1. Data-Driven Planning and Artificial Intelligence
Big-data, machine learning and artificial intelligence will fundamentally change the way we practice urban planning and design (e.g. automation of assessment processes; smart city modelling and data availability; participatory technologies and democratisation of design)
2. Future Mobility
Evolving personal and mass-transport options will create a new age of urban mobility, with wide-reaching implications for spatial planning and detailed design of our cities (e.g. autonomous vehicles; shifting infrastructure requirements; adapting streets, spaces and land use distribution; online shopping, socialising, employment and entertainment).
3. New Urban Morphology
Competing forces of decentralisation and densification will shape the new urban morphology of our cities, with planners increasingly needing to juggle complex and often competing priorities (e.g. verticalisation of cities; desegregation of land uses and urban functions; innovative responses to climate change and energy/food production and consumers as producers).
4. Agile Cities
The accelerating rate of change combined with increased global competition for talent and resources will require planners, the planning system, and entire cities to be more agile in their response to these evolving challenges (e.g. proactive responses to sustainability and viability; demand for greater speed from regulatory systems; increase in grassroots and localised responses to provide tactical urbanism solutions).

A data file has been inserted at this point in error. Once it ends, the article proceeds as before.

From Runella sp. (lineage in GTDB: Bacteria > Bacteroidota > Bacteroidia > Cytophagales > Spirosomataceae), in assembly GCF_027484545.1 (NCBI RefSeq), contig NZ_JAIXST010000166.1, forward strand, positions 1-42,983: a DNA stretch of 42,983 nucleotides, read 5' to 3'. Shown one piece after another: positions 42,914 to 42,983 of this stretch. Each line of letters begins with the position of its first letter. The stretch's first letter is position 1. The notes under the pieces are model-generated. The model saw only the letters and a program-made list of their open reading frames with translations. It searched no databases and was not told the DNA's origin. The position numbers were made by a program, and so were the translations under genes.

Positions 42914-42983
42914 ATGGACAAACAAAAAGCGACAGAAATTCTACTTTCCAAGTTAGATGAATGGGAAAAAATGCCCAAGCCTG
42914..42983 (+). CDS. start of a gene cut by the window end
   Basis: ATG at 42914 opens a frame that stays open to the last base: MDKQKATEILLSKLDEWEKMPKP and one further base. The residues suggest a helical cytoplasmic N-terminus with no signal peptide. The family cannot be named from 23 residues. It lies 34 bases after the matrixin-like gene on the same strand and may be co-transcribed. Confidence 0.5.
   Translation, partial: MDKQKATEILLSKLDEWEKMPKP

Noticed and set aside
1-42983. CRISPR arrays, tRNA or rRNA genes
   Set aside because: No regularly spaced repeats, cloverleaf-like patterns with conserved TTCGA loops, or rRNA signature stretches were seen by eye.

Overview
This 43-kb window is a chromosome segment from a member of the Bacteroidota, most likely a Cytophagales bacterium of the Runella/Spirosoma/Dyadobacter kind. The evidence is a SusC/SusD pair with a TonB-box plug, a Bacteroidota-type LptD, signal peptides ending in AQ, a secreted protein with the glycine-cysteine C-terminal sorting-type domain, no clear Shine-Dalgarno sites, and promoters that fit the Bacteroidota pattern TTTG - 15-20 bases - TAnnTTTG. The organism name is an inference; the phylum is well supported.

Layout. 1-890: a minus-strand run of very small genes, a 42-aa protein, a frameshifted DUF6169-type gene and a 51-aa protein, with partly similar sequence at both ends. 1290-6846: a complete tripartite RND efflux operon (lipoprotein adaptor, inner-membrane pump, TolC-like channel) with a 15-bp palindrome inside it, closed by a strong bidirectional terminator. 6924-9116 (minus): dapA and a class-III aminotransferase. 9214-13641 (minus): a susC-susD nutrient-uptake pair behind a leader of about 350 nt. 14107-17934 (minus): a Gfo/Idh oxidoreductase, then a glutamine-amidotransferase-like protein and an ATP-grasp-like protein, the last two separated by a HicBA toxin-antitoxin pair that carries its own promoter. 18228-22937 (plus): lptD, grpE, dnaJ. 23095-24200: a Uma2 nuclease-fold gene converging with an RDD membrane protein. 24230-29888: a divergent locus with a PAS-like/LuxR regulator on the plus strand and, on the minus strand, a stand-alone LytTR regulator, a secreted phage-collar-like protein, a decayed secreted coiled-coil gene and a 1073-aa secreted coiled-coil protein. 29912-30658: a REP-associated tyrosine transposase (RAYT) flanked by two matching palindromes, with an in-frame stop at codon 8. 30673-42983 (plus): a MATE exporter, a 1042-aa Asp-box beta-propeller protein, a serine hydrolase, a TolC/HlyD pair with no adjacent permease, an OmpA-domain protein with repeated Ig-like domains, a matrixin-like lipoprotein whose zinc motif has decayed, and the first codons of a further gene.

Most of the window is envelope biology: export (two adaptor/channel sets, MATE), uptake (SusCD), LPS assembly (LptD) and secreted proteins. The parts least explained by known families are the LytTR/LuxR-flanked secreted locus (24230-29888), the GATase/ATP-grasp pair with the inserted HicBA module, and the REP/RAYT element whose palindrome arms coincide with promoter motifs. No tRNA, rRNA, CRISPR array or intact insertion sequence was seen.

5. People-Centered Planning & Design
In an increasingly automated and inauthentic world, cities risk losing their human connection with citizens. People-centred planning and place design will be an essential counterbalance to these forces to ensure physical and mental wellbeing is upheld as the highest ideal of urban planning (e.g. focus on citizen wellbeing; reducing isolation as a result of “online life”; need for authentic place creation to challenge monotony of pre-fabricated and/or modular design).
6. Seeing is Believing
A revolution in the visualisation of development proposals and strategic planning outcomes will break down barriers between built-environment professionals and lay-persons as the wider community’s ability to comprehend proposals creates a more engaged and empowered citizenry (e.g. virtual/augmented reality to shape consideration, collaborative design and visualisation in real time).